Our society does this confusing thing to us as we grow up where it presents black-and-white "facts" as reality. Think about it: nearly everything pits good versus evil when you are young. In movies, there is a hero and a villain. On TV shows, there is a good guy and a bad guy. At school, there are right ways to behave and wrong ways to behave. And at home, there's a nice way to talk to people and a mean way. Rarely is there anything in between.
Obviously, I see the practical reasons why this binary construct must exist. The brains of children are not complex enough to view the many gradations of truth. Telling a child that lying is sometimes okay is like handing a loaded gun to a lunatic. Sure, you might explain what to do and what not to do, but that gun is probably going off eventually. Better to hide the gun.
But this presents a particular problem for critical thinkers as we reach adulthood: we struggle with our expectations of static, consistent feedback from our actions. We're told if we get good grades all the way through college, we will get a good job. If we treat people with kindness, others will treat us that way. And we hold the falsity to be self-evident that dotting all of our "i"s and crossing all of our "t"s will eventually lead us to a plateau -- where we've "made it" in life. This simply isn't reality.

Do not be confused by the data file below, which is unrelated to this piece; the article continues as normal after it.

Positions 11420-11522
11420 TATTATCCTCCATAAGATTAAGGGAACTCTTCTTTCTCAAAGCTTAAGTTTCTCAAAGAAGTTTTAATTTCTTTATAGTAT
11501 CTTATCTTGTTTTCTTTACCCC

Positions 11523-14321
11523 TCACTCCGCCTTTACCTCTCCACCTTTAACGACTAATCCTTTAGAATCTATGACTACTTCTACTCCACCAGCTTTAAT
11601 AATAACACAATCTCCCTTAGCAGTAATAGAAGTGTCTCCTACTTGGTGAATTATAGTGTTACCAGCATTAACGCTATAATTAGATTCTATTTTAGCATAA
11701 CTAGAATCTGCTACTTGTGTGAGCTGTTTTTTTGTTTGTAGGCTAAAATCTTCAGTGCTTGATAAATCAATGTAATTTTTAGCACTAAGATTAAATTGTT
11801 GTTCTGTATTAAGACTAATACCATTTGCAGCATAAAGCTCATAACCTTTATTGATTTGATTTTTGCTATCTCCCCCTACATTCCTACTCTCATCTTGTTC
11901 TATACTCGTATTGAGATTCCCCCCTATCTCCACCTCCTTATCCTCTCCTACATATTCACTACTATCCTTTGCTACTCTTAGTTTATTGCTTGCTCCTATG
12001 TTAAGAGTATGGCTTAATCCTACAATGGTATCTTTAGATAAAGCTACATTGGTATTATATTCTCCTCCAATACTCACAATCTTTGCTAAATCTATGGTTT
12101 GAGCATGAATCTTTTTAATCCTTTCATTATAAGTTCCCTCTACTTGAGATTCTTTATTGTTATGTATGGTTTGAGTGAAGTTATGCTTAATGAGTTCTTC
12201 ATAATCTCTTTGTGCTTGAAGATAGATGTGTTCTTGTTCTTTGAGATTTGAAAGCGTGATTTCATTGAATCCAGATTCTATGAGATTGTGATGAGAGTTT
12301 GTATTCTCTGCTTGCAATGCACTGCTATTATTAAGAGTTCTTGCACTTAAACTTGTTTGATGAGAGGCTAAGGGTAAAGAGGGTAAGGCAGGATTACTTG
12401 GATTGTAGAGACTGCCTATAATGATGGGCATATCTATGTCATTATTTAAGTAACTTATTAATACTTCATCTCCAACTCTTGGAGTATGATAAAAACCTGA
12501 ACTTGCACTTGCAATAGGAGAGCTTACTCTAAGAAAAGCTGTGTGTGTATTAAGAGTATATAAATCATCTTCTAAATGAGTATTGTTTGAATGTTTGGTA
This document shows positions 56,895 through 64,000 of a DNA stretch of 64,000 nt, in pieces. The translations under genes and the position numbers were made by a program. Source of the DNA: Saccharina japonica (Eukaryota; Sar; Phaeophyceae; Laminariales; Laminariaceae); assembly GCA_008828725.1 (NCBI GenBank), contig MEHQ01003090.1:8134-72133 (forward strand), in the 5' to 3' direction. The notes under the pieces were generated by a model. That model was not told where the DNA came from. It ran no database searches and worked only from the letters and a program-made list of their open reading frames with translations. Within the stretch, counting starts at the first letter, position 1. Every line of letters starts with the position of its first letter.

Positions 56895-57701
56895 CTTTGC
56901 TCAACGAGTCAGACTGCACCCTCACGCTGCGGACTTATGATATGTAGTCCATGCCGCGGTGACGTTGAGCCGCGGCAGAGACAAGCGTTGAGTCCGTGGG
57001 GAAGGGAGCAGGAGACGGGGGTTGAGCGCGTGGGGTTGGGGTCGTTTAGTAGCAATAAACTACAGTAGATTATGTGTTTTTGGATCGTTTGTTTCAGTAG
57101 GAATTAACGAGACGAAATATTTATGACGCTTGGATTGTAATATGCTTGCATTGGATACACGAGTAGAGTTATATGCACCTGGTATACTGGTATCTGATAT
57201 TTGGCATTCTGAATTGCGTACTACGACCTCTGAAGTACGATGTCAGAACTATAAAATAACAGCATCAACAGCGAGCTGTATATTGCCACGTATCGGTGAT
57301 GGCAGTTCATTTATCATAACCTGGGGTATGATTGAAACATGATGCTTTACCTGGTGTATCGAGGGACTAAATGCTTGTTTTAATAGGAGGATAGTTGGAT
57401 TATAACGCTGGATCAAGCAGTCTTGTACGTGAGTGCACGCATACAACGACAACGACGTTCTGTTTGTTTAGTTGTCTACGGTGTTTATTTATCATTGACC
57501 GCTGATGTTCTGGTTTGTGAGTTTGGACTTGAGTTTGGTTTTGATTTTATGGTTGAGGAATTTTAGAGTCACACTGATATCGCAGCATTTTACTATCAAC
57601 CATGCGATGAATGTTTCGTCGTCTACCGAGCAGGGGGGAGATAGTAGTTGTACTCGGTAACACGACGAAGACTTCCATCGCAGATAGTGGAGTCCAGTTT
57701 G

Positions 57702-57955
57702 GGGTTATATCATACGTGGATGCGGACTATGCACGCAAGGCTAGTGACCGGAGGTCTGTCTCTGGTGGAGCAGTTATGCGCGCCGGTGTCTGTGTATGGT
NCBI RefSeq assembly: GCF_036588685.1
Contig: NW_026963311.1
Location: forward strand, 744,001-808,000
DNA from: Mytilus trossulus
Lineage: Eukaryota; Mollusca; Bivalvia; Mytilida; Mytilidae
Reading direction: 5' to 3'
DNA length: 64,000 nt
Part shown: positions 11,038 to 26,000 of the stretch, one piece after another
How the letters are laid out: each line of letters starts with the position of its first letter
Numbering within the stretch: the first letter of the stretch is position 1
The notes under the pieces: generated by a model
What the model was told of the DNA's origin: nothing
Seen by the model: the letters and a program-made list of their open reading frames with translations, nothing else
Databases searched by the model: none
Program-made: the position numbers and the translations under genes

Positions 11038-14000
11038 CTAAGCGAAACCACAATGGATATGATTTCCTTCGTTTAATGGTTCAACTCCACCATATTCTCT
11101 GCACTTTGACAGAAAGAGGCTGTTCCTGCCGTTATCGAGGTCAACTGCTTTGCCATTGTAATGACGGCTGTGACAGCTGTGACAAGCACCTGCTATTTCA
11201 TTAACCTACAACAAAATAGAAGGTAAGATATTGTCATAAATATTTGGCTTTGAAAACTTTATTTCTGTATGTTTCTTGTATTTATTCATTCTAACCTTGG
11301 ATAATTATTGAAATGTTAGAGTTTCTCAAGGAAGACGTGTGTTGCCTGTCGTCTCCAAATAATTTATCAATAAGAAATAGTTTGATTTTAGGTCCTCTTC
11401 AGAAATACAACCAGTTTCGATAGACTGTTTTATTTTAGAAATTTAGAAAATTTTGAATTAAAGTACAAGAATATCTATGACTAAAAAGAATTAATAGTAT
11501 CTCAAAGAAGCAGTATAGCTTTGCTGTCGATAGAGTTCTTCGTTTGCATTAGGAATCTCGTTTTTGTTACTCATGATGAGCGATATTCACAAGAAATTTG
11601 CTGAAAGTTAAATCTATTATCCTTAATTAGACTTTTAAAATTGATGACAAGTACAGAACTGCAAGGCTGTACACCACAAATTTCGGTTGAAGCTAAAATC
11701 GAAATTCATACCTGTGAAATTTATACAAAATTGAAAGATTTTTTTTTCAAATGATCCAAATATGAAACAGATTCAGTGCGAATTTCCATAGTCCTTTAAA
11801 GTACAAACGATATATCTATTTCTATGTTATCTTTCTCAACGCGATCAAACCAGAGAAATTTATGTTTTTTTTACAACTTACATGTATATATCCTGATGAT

Reality is a world where the guy that speeds past you and cuts you off sometimes makes the yellow light instead of you. It's a world where lazy, unmotivated people can come up with a single idea that makes them fabulously wealthy while you work 10 hours a day to live paycheck-to-paycheck. But even these are not certainties.